Author: Michael Hunter
Category: Chinese poetry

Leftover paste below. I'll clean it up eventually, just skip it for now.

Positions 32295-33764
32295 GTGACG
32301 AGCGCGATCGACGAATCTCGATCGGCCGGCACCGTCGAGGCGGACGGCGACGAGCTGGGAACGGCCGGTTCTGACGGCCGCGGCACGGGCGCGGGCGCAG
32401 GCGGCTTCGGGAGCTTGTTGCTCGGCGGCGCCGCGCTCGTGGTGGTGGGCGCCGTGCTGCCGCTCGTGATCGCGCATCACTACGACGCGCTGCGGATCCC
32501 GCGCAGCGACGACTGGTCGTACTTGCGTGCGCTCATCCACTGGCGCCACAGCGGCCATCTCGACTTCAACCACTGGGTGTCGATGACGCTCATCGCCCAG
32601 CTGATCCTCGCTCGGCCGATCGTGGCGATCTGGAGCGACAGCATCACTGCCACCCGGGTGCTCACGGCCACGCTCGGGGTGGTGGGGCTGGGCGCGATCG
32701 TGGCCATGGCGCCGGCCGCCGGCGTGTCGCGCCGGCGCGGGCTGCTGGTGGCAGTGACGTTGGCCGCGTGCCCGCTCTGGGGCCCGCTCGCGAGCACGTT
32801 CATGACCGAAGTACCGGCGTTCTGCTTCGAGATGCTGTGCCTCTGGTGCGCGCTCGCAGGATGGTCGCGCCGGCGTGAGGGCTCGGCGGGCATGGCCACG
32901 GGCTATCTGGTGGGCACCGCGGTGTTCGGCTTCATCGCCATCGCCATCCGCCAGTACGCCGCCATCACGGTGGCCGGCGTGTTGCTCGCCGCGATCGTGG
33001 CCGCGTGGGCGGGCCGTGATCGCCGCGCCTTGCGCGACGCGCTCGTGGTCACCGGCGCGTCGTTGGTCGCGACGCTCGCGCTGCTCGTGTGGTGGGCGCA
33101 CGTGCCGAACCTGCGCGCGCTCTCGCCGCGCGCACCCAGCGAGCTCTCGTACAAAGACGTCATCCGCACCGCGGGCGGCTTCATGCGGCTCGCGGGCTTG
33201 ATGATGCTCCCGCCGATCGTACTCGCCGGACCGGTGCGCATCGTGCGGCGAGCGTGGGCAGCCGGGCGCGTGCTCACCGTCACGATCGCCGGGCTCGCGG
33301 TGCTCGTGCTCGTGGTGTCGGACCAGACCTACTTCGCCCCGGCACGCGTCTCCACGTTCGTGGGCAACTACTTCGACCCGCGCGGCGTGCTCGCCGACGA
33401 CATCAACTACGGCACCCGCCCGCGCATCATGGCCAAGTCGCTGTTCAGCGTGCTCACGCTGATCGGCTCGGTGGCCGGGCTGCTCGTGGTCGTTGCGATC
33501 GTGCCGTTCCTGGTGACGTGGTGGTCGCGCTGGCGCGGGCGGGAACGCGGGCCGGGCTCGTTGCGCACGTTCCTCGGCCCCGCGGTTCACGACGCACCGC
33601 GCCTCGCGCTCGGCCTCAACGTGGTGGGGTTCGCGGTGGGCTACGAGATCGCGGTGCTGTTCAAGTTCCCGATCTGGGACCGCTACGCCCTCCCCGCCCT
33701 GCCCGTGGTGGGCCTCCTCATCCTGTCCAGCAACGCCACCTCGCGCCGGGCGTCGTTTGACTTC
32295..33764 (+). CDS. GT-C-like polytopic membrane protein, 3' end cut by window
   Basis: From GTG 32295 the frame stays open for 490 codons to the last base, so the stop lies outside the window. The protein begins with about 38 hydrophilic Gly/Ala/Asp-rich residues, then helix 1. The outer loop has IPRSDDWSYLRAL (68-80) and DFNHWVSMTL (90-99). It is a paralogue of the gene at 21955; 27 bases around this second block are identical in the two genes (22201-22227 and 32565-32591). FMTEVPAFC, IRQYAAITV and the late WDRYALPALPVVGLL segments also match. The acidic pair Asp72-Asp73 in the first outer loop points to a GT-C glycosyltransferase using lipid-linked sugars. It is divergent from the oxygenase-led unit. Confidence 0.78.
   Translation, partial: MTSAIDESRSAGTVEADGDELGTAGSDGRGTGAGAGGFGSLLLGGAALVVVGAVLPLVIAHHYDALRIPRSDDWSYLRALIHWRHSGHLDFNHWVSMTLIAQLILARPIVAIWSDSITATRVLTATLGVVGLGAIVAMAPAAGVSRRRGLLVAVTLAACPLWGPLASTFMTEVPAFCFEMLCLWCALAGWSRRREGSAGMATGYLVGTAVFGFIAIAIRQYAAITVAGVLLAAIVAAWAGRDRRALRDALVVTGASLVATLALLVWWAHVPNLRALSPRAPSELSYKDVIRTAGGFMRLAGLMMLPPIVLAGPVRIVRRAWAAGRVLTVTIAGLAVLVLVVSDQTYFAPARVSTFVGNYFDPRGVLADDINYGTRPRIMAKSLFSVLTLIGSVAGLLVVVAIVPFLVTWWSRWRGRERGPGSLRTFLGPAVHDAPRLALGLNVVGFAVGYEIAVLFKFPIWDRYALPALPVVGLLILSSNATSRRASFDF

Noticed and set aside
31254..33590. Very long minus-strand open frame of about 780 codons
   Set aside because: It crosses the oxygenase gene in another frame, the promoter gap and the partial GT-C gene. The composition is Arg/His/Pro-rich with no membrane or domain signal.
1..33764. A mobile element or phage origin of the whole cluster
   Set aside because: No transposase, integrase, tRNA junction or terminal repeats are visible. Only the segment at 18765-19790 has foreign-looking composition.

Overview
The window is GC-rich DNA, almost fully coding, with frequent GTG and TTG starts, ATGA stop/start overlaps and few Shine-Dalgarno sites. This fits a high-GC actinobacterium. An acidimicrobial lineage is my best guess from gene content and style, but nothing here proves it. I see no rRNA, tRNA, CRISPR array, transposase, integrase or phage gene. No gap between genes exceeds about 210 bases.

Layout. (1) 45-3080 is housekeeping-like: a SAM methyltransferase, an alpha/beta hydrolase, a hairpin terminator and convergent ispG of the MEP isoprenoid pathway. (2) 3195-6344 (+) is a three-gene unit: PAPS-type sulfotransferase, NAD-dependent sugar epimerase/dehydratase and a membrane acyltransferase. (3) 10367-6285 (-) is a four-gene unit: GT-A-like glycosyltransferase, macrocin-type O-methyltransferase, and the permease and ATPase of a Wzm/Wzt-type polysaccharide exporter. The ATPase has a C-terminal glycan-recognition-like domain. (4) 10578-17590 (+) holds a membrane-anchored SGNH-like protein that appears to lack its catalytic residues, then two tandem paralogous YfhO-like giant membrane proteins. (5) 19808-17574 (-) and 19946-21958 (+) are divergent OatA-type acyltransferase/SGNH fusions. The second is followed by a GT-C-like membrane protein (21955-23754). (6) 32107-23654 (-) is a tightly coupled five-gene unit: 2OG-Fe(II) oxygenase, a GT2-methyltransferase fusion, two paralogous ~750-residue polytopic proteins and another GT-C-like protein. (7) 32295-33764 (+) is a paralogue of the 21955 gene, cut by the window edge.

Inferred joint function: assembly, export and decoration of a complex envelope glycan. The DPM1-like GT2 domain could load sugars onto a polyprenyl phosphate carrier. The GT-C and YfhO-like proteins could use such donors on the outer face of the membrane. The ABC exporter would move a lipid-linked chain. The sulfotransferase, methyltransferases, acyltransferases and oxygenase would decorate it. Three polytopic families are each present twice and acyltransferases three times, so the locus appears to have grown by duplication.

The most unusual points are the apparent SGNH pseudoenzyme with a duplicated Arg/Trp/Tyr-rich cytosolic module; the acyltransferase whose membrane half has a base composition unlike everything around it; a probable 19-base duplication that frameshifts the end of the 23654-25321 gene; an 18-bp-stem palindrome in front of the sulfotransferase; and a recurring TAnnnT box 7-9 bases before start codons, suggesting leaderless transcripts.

The modern imagination of classical Chinese thought has long been dominated by Confucius, Mozi, Mencius, and other so-called "Masters" of the Warring States period. Michael Hunter argues that this approach neglects the far more central role of poetry, and the Shijing (Classic of Poetry) in particular, in the formation of the philosophical tradition. Through a new reading of its ideology and poetics, Hunter reestablishes the Shijing as a work of major intellectual-historical significance. The Poetics of Early Chinese Thought demonstrates how Shi poetry weaves a vision of society united at every level by the innate and universal impulse to come home. The Shi immersed early thinkers in a world of movement and flow in order to teach them that the most powerful current of all was the gravitational pull of a virtuous king, without whom people can never truly feel at home. Hunter traces the profound influence of the Shi ideology across numerous sources of classical Chinese thought, which he recasts as a network centered on the Shi. Reframing the tradition in this way reveals how poetry shaped ancient Chinese thinkers' conception of the world and their place within it. This book offers both a sweeping critique of how classical Chinese thought is commonly understood and a powerful new way of studying it.